We are fortunate in New York to be able claim the southern half of the St. Lawrence Valley (SLV) which, along with the southern Ontario portion has been referred to as the “Prairie Potholes of the Atlantic Flyway,” and not without good reason! In New York alone, surveys have shown mallard nesting densities to be highest in this region (5/km2) than any other in the Northeast.
If you like habitat, the SLV is where it’s at! The St. Lawrence River along with thousands of wetland basins surrounded by a mix of grasslands, shrublands and woodlands provide beautiful scenery and support rich wildlife populations. Game animals abound and recreation opportunities are available on thousands of acres of state-managed lands. But here, as in so many other places of importance to wildlife, the story is the same. Habitat loss due to changes in agriculture, development and recreational and industrial disturbance continue leading the SLV in a direction that is not necessarily good for the wildlife it now supports. It is a priority for Ducks Unlimited to continue and increase conservation efforts in this important international focus area.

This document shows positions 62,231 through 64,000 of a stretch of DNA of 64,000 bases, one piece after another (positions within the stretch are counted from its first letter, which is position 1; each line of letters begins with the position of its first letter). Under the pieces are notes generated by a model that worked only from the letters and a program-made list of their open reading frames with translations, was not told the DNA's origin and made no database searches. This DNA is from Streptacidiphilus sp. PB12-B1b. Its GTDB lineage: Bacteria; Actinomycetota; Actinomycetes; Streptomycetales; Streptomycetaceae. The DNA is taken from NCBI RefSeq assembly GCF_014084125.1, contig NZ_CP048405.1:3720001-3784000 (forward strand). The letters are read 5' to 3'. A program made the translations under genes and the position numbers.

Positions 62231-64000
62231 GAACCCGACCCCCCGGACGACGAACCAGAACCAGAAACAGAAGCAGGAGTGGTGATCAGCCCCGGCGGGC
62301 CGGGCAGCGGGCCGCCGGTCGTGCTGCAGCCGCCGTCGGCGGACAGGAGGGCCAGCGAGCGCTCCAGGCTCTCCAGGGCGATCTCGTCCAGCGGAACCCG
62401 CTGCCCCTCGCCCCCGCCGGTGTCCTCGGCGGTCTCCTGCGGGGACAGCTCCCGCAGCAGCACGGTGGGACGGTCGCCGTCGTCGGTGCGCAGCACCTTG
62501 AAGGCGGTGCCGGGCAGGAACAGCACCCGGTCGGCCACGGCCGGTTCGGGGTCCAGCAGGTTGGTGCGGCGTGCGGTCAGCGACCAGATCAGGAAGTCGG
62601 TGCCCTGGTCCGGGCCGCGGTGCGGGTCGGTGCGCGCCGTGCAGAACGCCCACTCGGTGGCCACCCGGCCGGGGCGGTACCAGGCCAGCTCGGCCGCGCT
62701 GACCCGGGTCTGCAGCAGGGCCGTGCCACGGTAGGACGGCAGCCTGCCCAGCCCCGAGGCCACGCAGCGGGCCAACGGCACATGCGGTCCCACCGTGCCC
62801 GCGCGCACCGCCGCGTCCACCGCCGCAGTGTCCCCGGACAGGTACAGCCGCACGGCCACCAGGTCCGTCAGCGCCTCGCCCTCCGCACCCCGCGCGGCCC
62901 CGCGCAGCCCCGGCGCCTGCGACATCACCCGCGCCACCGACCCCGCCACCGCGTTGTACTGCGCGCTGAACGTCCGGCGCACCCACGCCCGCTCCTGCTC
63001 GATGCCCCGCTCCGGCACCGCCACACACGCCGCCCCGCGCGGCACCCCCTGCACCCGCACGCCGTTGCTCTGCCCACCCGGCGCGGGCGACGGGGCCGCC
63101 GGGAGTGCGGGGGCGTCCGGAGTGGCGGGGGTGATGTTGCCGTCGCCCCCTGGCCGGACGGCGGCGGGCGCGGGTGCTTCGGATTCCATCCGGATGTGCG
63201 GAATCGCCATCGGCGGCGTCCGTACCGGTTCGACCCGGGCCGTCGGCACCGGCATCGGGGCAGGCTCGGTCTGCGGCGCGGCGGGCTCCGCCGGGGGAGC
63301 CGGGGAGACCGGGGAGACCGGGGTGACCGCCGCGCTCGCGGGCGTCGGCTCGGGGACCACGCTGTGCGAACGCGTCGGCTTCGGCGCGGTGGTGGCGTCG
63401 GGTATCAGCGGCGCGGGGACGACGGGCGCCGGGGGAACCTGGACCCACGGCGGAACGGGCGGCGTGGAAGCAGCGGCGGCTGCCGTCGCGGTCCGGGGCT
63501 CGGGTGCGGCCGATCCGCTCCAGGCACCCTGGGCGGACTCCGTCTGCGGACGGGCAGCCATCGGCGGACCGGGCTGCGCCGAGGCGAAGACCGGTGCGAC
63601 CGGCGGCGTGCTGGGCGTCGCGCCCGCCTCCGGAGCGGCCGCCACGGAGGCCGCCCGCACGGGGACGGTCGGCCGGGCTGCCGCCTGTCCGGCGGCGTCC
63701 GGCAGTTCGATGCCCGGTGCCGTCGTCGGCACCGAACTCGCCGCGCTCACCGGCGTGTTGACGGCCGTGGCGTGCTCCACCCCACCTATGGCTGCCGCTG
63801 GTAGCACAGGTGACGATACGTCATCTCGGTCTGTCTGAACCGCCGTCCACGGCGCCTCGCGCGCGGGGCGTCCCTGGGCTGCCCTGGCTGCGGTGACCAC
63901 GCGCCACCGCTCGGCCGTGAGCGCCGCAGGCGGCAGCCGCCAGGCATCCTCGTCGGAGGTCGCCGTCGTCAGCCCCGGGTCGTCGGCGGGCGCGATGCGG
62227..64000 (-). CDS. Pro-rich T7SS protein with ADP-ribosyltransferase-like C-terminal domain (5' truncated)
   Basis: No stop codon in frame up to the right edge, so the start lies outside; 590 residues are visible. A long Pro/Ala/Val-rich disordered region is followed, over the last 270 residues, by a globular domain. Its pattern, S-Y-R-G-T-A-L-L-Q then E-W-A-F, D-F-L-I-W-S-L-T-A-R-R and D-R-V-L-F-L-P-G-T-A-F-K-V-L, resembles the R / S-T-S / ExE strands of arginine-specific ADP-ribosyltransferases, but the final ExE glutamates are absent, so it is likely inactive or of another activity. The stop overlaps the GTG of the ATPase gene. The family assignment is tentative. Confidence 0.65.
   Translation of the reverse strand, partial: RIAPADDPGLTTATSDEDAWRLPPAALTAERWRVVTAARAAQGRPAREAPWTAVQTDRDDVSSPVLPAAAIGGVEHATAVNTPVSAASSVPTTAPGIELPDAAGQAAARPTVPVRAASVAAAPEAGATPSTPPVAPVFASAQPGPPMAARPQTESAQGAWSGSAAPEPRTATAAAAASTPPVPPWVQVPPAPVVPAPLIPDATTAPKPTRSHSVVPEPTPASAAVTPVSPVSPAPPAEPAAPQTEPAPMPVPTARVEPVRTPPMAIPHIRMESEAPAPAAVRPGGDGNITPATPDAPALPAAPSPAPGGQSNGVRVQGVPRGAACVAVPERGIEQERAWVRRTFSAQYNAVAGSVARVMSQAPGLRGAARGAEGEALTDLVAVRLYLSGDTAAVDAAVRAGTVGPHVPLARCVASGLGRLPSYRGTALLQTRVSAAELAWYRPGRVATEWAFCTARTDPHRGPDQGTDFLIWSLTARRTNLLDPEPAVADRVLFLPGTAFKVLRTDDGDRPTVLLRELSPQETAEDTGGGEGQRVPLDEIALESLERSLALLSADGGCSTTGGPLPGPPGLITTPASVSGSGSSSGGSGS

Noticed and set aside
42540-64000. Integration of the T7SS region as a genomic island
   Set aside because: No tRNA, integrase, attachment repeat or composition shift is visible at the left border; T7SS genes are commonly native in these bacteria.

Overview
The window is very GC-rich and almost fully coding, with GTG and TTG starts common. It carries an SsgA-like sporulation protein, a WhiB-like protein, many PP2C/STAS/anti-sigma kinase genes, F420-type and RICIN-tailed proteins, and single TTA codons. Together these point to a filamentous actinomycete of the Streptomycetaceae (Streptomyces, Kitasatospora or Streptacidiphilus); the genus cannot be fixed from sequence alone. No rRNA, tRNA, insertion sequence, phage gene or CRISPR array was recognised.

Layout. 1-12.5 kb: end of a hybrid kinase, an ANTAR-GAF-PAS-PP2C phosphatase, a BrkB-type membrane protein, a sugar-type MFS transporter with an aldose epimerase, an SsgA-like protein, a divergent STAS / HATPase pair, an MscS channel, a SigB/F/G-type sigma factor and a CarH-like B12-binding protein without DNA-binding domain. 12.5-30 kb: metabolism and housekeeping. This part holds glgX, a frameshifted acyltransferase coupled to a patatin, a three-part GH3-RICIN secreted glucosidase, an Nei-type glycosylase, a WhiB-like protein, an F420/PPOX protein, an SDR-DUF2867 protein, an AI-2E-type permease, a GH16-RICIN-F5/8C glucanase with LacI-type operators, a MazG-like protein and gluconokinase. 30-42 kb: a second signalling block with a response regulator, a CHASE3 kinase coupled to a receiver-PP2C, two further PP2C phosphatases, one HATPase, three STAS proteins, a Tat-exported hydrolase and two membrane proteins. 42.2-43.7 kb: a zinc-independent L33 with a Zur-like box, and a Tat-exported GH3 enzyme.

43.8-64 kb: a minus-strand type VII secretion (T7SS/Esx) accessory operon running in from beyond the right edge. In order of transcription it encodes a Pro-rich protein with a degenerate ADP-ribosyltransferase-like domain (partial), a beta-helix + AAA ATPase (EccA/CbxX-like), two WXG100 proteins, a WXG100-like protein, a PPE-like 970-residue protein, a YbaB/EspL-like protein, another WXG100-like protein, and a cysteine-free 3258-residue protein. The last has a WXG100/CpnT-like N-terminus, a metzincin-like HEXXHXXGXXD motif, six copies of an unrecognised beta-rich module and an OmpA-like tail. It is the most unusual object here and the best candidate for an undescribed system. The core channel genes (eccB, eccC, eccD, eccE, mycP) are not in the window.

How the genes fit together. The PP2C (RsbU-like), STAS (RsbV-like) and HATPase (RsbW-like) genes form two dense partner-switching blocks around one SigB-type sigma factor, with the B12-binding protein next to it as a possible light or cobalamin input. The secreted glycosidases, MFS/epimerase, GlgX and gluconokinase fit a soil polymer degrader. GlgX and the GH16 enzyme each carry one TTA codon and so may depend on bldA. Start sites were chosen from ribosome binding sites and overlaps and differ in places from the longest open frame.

The St. Lawrence Valley is perfect for implementing the North American Bird Conservation Initiative’s (NABCI). This is an international program with an “all birds” focus where habitat conservation is delivered through partnerships that benefit multiple species of birds. A NABCI working group consisting of Ducks Unlimited, the NRCS, U.S. Fish and Wildlife Service, Audubon Society, N.Y. Department of Environmental Conservation, and Nature Conservancy recently completed one such all birds project called the Dial Site. A 1,600-foot berm was constructed at this site in September 2003 to establish approximately 30 acres of emergent and scrub/shrub wetland habitat on a 244-acre parcel of land that already supports grasslands, shrublands and woodlands. The Dial site will hopefully be the first of many projects that realize the benefits of such holistic thinking and provide readily visible examples of how we may leave future generations such richness.
We are working to find more ways that people and wildlife can coexist in the uniquely productive ecosystem of the St. Lawrence Valley. Be on the lookout for some great DU-led opportunities to be a part of protecting and restoring this region of NY!